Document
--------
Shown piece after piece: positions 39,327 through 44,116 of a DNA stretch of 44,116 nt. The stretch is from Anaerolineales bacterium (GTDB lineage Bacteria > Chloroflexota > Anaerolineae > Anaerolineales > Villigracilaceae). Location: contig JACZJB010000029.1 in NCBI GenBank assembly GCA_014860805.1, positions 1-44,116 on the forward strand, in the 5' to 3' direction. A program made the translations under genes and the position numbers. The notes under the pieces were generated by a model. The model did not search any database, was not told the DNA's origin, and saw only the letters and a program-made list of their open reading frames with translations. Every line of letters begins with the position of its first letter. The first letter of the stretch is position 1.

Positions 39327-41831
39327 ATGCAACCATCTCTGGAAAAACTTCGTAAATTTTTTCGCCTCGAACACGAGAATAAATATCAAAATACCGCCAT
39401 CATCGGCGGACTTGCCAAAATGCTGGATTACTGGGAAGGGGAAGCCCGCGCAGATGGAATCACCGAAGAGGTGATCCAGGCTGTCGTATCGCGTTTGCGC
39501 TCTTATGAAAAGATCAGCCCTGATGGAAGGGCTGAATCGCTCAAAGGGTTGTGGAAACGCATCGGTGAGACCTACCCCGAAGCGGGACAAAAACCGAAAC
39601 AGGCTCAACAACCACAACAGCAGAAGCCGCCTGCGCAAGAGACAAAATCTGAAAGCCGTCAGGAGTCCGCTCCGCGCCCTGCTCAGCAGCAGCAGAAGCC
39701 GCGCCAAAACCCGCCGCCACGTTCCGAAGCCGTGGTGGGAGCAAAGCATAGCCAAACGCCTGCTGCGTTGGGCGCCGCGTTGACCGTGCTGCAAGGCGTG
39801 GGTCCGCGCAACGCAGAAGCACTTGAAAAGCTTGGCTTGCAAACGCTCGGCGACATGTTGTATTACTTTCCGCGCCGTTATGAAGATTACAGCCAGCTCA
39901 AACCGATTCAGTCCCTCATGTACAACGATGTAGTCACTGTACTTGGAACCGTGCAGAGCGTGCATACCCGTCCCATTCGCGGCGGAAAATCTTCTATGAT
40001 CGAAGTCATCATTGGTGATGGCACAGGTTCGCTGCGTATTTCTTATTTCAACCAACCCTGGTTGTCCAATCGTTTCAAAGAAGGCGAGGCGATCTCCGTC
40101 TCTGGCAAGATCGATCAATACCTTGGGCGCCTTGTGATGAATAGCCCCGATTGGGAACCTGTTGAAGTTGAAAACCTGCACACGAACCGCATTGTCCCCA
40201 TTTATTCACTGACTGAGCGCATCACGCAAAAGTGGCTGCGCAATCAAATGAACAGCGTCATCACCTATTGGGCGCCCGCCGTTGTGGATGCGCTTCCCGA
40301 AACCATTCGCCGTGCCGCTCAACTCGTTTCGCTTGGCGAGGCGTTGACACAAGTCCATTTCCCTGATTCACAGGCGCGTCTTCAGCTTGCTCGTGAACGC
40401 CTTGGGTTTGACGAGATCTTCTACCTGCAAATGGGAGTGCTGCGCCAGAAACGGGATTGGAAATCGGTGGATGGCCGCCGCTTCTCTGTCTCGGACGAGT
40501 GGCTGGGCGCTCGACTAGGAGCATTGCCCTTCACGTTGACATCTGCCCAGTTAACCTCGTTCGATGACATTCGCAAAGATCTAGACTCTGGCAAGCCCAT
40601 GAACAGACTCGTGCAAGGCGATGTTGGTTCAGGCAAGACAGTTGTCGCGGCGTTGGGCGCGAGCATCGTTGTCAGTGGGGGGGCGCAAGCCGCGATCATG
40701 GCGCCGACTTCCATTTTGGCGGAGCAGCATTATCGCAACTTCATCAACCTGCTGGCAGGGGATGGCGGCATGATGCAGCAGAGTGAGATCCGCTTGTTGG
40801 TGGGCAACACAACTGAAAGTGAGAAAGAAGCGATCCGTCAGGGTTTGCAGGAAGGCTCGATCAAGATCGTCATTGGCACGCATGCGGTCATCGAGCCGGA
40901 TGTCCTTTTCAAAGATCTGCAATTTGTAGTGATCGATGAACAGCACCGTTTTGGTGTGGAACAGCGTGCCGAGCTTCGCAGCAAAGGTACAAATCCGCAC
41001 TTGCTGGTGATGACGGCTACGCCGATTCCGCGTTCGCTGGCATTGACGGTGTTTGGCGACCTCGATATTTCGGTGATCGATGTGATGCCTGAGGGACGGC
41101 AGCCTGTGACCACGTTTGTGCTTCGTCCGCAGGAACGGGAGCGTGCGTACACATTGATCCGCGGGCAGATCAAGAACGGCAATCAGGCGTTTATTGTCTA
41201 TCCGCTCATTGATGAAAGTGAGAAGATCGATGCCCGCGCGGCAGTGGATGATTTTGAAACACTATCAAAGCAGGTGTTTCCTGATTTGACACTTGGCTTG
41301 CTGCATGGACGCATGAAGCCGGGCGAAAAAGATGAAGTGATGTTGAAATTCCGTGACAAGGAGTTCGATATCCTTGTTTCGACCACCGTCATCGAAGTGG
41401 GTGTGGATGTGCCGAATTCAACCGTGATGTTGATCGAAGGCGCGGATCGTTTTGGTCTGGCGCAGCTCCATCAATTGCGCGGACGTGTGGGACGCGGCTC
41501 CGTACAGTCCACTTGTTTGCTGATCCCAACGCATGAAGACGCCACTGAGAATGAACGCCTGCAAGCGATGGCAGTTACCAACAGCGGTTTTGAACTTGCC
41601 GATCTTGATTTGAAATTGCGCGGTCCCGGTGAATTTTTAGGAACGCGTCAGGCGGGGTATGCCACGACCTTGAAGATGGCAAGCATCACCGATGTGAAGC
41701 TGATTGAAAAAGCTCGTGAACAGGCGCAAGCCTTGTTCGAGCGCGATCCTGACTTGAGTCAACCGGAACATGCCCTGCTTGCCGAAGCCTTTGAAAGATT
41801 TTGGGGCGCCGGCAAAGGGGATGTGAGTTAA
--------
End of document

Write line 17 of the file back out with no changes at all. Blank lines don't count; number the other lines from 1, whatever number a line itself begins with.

40701 GCGCCGACTTCCATTTTGGCGGAGCAGCATTATCGCAACTTCATCAACCTGCTGGCAGGGGATGGCGGCATGATGCAGCAGAGTGAGATCCGCTTGTTGG